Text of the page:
Skowhegan’s annual trunk or treat

The annual Trunk or Treat, sponsored by Skowhegan Savings Bank, will take place on Saturday, October 26, at the bank’s lower parking lot.

Residents, businesses and community groups are encouraged to participate. Children will come in costume and travel from trunk to trunk in front of the hall for treats that will be handed out at each vehicle. Everyone is encouraged to decorate their trunk and a prize will be given to the best decorated trunk. We ask that trunk themes are family friendly.

This event is free of charge. Please contact us asap for the registration form and information. Registration for this event is coming soon.

Halloween Party
Friday, October 25, 9 p.m.
Southside Tavern

Haunted House
Friday, October 26, 5 p.m.
Saturday, October 26, 5 p.m.
Sunday, October 26, 5 p.m.
Somerset Lodge #34 AF & AM – Skowhegan

Kid-Friendly Haunted House
Saturday, October 26, noon
Skowhegan Community Center

Haunted Circus
Saturday, October 26, 6 p.m.
Skowhegan Community Center

T&B’s Halloween Bash
Saturday, October 26, 9 p.m.
T&B’s Celebration Center

Trunk or Treat and Halloween Dance
Saturday, October 26, 4 p.m.
Cornville Regional Charter School – Cornville Campus

Ghost Hunt
Saturday, October 26, 7 p.m. – 12 a.m.
Skowhegan Free Public Library

Boo Bowl
Tuesday, October 29, 5:30 p.m.
Central Maine Family Fun Bowling Center

Costume Kickball
Wednesday, October 30, 4:30 p.m.
Memorial Field (end of East Maple Street)

Tessier Farm Halloween
Thursday, October 31, 4-7 p.m.
Tessier Farm

Madison Annual Trunk or Treat
Thursday, October 31, 5-7 p.m.
Main Street Park and Playground

Norridgewock Annual Trunk or Treat
Thursday, October 31, 5:30-7 p.m.
Quimby Child Care Center

Dog Walk Costume Contest
Thursday, October 31, 5 p.m.
Coburn Park

Trick or Treating
Thursday, October 31, 6-8 p.m.
Redington Memorial Home.

Dominic Smith is Erskine Academy’s National Merit Scholarship student

Dominic Smith

Erskine Academy, in South China, has announced that Dominic Smith, son of Katrina and Dan Jackson, of Whitefield, has been named a Commended Student in the 2020 National Merit Scholarship Program.

Smith is among approximately 34,000 Commended Students throughout the nation who are being recognized for their exceptional academic promise. Although Smith will not continue in the 2020 competition for National Merit Scholarships, Commended Students placed among the top 50,000 scorers of more than 1.5 million students who entered the 2020 competition. Commended students receive a Letter of Commendation from their school and the National Merit Scholarship Program in recognition of this honor.

Halloween goes back about 2,000 years

by Gary Kennedy

Halloween began approximately 2,000 years ago in the areas which are now Ireland, United Kingdom and part of France. The people who lived in these areas were known as Celts. The people of this time celebrated their new year on the first of November. Summer and fall was finished and the time designated as winter began. Winter was a cold dark time of year as you can imagine. There was no electricity for lights of any kind. The Celts were a people of very deep superstition. The night before New Year was feared with great reverence. The Celts believed that on October 31 the hours before the New Year (November 1), that a neutral area occurred and during this time, the living and the dead became blurred.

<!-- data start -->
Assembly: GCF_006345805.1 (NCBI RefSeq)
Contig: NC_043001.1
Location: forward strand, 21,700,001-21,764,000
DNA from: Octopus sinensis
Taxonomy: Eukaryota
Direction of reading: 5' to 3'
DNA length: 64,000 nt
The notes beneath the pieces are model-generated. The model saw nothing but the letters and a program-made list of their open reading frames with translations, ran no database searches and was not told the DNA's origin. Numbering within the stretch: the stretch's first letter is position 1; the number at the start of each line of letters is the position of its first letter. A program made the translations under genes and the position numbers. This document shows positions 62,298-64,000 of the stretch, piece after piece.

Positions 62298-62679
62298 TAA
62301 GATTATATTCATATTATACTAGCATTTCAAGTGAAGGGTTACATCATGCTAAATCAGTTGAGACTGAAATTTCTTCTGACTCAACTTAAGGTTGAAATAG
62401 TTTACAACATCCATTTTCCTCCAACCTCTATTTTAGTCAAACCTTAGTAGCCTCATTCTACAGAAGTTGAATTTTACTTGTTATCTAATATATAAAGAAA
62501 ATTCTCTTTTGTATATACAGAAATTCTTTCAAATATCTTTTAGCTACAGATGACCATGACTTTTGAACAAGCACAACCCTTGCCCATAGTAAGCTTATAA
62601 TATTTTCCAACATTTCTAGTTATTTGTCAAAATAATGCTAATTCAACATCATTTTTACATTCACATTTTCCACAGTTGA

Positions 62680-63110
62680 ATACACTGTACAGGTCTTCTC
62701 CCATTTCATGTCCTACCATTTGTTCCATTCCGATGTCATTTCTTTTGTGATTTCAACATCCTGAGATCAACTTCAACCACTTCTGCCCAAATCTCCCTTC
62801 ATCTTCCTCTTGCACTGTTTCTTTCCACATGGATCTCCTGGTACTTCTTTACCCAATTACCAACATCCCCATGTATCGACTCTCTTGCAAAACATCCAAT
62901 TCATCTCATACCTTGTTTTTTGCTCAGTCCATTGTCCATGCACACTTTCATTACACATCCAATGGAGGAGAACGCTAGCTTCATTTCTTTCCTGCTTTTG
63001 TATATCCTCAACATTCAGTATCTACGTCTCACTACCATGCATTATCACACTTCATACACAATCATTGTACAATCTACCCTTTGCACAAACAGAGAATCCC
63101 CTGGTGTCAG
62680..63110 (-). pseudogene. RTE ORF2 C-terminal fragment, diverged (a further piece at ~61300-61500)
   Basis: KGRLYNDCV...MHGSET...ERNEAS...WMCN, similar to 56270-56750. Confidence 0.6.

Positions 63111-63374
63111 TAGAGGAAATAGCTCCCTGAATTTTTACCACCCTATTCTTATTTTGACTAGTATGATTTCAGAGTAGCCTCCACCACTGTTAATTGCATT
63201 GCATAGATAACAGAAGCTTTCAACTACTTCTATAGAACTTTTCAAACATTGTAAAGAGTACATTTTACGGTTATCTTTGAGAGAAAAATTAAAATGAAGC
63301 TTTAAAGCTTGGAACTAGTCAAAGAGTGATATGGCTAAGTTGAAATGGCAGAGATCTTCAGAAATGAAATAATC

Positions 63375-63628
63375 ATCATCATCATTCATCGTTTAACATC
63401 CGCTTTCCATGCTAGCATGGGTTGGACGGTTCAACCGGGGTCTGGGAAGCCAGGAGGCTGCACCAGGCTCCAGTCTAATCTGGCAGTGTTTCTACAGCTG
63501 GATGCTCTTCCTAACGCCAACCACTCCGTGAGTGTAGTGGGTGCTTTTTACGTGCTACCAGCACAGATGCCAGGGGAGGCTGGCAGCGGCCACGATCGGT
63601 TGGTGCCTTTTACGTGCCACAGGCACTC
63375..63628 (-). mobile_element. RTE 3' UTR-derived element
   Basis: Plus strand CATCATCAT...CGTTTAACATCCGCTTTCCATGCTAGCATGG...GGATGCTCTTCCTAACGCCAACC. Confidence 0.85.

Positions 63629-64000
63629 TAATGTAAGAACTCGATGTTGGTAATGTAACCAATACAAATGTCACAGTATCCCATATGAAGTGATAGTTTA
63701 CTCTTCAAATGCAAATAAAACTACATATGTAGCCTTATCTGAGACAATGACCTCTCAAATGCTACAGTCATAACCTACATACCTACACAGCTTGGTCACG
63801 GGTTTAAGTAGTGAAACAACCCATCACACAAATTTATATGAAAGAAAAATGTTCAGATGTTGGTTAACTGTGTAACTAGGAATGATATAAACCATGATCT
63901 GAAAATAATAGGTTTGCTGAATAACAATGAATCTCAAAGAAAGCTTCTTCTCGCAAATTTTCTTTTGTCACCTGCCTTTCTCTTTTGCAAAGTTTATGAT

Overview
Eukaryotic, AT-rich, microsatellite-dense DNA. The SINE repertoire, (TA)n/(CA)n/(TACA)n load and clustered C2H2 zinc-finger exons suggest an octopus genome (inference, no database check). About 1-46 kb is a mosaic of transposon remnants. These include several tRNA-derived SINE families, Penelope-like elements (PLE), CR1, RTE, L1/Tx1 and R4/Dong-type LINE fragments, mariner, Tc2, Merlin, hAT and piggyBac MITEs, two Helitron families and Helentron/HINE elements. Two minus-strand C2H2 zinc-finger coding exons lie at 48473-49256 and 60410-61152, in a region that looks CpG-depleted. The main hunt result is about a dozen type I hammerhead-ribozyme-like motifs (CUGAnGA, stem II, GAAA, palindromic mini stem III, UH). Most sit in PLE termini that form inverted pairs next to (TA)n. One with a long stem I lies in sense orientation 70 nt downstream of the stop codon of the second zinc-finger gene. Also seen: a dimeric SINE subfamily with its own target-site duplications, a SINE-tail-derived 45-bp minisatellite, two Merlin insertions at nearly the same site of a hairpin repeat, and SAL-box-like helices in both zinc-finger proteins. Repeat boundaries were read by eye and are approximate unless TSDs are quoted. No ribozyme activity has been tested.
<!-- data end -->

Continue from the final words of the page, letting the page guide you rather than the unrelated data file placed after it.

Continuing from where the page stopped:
October 31 was celebrated as Samhain (sow-in). It was believed that the ghosts of the dead returned to earth. A tremendous amount of calamity occurred with this event. Problems with crops and other dastardly things would occur.

During this time, Celtic priests known as Druids were able to make predictions regarding the future. These predictions made by the priests generally gave comfort and offered direction to a world without good direction and purpose. The Druids would build great bonfires where the people would gather and burn crops and animals as sacrifices to the Celtic deities. You can imagine what a frightful show this would be with the locals dressed in costumes made from skins, bones and heads. At this time everyone tried to be a seer and read others’ fortunes. When this event was concluded they re-lit their household fires using torches from the bonfire. This would help protect them from the cold long winter, and offered an amount of protection from other things.

By 43 AD, the Roman Empire had conquered the Celts. For approximately 400 years the Romans ruled and combined two festivals of Roman origin with the traditional Celtic Samhain festival. The Roman Festival of Feralia, Roman passing of the dead and Pomona, which was the honoring of the Roman Goddess of fruit and trees. The symbol for Pomona is the apple, thus the tradition of bobbing for apples, which we use at Halloween.

In approximately 609 AD, Pope Boniface II dedicated the Pantheon in Rome in honor of the now Christian Martyrs. Pope Gregory III later moved the observance to November 1. From Halloween the name went to All Hallows’ Eve, which is the day before All Saints Day. Some countries, such being the case in the South Pacific, call this particular holiday All Saints Day ( November 1). In this part of the world, this holiday is literally celebrated religiously. People will camp out on loved ones’ graves for the night and eat, drink and sing. Something that I found interesting is the living bring the dead gifts of their favorite things that they enjoyed in life; from a cigarette and beer to a candy bar. These items are left at the graveside.